My wife had used the sprayer to prime most of the room without incident. The difference was that we switched primers. We'd used Kiltz for the first part of the kitchen. We were going to buy some more, but someone recommended Zelner's (or Zeller's) Bull's-eye primer. This stuff it noticeably thicker than Kiltz and is supposed to have better covering ability (in our opinion it does). Even thought I'd watered it down some, apparently it wasn't enough.

In the mean time, my wife had resorted to priming the ceiling with a good ol' paint brush. We decided that we didn’t want to screw around with the sprayer anymore that night, so she carried on with the brush and I went back to caulking.

On the upside, I'm really good at caulking. I had a lot of experience on our last house, and it is paying off now. I don't mean to be a braggart, but the section of the room I caulked looks damn good. Maybe I've found my calling in life.

We got an hour of work in after the paint sprayer debacle before the heat and humidity became unbearable. Even without the sun, the temperature was still in the mid to upper 80's. The humidity was high and there was no breeze. The fumes from the Bull's-Eye were pretty stout too. Unfortunately, the window fan didn’t help us much. We were irritable, exhausted, and about ready to call it a night.

"Well, let me finish this last tube of caulk and we'll go," I said.

"Okay. I'm going to start cleaning up."

My wife gathered up all the painting gear and left to wash it off. I went back to caulking. I laid down a bead of caulk about a foot long and that was it. The tube was empty.

When I told my wife, she jokingly said that it must be an omen. It was time to call it quits.

By light of our cheap-ass flashlight (all of our Maglite flashlights have disappeared), we made our way back to the truck and piled in. Everything seemed to be in order until I turned the key. There was a clicking noise, but the engine wouldn't turn over. It seemed that the battery was dead.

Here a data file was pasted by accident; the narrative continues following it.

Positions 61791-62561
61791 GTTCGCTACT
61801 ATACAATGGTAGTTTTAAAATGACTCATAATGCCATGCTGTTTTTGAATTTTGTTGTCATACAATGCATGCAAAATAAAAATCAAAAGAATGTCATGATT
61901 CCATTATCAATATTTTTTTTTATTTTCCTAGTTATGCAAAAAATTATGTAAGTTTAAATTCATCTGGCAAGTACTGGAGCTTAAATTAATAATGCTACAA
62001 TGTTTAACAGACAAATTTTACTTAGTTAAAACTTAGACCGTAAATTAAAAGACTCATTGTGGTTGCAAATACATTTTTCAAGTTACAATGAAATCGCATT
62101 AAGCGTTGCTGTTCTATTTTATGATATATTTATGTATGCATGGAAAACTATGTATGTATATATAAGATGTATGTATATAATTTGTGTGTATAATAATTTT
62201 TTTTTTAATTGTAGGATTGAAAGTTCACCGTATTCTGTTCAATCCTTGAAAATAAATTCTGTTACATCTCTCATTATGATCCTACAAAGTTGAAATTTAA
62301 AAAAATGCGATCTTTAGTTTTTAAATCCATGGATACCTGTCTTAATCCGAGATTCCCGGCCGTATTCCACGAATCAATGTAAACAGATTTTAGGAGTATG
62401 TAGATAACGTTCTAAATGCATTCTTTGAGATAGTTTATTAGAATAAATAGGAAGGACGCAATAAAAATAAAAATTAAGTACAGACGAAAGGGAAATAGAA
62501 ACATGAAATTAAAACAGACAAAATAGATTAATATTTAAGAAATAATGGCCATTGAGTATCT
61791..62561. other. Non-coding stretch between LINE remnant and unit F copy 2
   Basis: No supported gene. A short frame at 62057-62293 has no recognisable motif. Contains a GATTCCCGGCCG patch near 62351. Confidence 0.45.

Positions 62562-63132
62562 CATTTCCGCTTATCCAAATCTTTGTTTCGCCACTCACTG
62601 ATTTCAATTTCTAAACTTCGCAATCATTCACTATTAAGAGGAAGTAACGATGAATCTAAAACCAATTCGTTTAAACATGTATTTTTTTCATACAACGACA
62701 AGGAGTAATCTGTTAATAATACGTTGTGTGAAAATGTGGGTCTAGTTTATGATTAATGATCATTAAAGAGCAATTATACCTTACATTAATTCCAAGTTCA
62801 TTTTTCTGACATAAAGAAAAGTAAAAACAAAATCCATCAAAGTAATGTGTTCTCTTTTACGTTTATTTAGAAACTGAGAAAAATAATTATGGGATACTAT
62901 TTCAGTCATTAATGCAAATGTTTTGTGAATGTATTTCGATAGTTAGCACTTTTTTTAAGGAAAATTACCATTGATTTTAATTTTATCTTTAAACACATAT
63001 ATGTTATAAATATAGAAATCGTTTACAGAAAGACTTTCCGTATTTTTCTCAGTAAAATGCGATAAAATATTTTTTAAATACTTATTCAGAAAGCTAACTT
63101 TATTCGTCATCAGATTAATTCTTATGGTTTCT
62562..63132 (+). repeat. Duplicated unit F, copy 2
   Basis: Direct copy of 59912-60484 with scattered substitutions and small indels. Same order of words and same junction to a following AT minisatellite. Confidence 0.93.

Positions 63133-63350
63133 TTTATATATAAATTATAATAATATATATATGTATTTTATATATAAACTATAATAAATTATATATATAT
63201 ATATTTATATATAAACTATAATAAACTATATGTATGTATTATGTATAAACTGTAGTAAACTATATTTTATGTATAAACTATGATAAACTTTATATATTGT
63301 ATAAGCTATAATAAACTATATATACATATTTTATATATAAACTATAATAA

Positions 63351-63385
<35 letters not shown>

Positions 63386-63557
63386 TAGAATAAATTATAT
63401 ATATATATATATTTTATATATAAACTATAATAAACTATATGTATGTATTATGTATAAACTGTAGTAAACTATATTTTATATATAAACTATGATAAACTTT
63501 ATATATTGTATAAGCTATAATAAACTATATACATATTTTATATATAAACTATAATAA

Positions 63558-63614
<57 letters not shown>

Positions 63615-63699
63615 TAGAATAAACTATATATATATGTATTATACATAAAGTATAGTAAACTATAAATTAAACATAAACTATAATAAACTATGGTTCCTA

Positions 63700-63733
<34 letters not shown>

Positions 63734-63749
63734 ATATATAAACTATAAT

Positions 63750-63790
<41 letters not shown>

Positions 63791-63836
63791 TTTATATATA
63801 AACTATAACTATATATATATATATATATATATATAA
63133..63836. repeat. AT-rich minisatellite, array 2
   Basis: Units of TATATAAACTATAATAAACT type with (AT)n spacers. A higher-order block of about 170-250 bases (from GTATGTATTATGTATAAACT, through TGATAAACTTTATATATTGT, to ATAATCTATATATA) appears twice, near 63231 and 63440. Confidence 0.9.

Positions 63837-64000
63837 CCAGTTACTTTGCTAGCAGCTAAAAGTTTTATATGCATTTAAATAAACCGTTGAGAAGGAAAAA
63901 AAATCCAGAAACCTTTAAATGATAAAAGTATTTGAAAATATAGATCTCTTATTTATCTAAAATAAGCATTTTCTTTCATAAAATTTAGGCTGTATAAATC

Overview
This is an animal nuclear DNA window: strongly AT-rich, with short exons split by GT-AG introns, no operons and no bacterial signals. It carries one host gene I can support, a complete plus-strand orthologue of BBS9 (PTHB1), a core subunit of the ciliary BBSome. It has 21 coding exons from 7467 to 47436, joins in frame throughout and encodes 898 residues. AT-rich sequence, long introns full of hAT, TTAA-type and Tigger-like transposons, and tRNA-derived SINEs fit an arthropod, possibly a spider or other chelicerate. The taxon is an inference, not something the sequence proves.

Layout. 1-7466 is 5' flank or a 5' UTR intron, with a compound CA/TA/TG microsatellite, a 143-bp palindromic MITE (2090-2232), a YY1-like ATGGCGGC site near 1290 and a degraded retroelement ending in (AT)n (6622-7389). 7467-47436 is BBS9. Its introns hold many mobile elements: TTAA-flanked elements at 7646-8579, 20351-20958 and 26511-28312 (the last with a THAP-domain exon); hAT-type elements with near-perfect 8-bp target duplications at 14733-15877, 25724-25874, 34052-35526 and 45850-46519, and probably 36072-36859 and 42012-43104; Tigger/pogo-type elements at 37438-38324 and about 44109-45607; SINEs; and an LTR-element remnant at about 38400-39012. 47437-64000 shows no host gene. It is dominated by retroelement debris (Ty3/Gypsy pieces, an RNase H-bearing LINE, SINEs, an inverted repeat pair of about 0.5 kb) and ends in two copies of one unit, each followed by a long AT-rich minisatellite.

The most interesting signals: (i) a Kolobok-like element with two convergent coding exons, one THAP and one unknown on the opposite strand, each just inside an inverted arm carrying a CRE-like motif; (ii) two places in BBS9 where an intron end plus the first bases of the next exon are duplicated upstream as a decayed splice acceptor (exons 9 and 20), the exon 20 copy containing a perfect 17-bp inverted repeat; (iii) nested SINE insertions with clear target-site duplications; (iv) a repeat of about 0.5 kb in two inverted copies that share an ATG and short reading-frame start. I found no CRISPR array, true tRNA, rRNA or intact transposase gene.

We were pissed-off and baffled. We hadn't left the lights on, the interior lights were off so the doors weren't ajar, and the clock, dash-lights, and interior lights all worked. We'd been using it for weeks without any problem. It was a little after nine o'clock then. We dragged ourselves out of the truck and walked up to our neighbors' house. No one was home. We went around the corner and walked down to the first house outside of our neighborhood. All the lights were on which was a good sign. We knocked on the door and then again, but nobody answered. Out behind the house, there is a single-wide mobile home. It's lights were on and we could hear the TV.

As we walked across the yard to the mobile home, my wife said, "I bet it'll be like the Texas Chainsaw Massacre. I hope that I don't get put on the meat-hook."

"If it is, I hope that I go quickly. It would free us from a certain amount of anxiety at any rate."

We knocked on the door and a moment later it opened. A nice looking middle aged woman with short hair answered the door. No meat-hooks for the stranded home renovators so far. We explained problem and she told us that she'd get her husband. The mobile home belonged to her mother, and she and her husband lived in the house in front. It turns out that he hadn't heard us knock because he was taking a bath. Instead of letting us use their phone, he drove us back down to our truck tried to jump the truck for us. Jumping the truck didn't work.

My wife and I were both at a loss. If it wouldn't jump, what else could be wrong? I hate to admit it, but I don't know anything about cars. My wife taught me to change a tire. I can check the oil and pump gas. That is it. On the John Wayne Scale of Manliness, in the Automotive Subcategory I get a one out of ten.

Fortunately, our neighbor knows a good bit about cars, so he tried a few other things. First he tried cleaning the corrosion off the battery. Then he tried "the screw driver trick" of shorting two terminals on the starter celluniod (spelling?). Neither worked. As a test, we took the battery out our truck and put it in his. His truck stated right up. So, it wasn't our battery. All other possibilities having been eliminated, our problem is that the truck's battery cables are too old and corroded to carry enough current to start the truck. We stripped the cables back and they are green-gray with corrosion. There is no shiny red copper to be seen.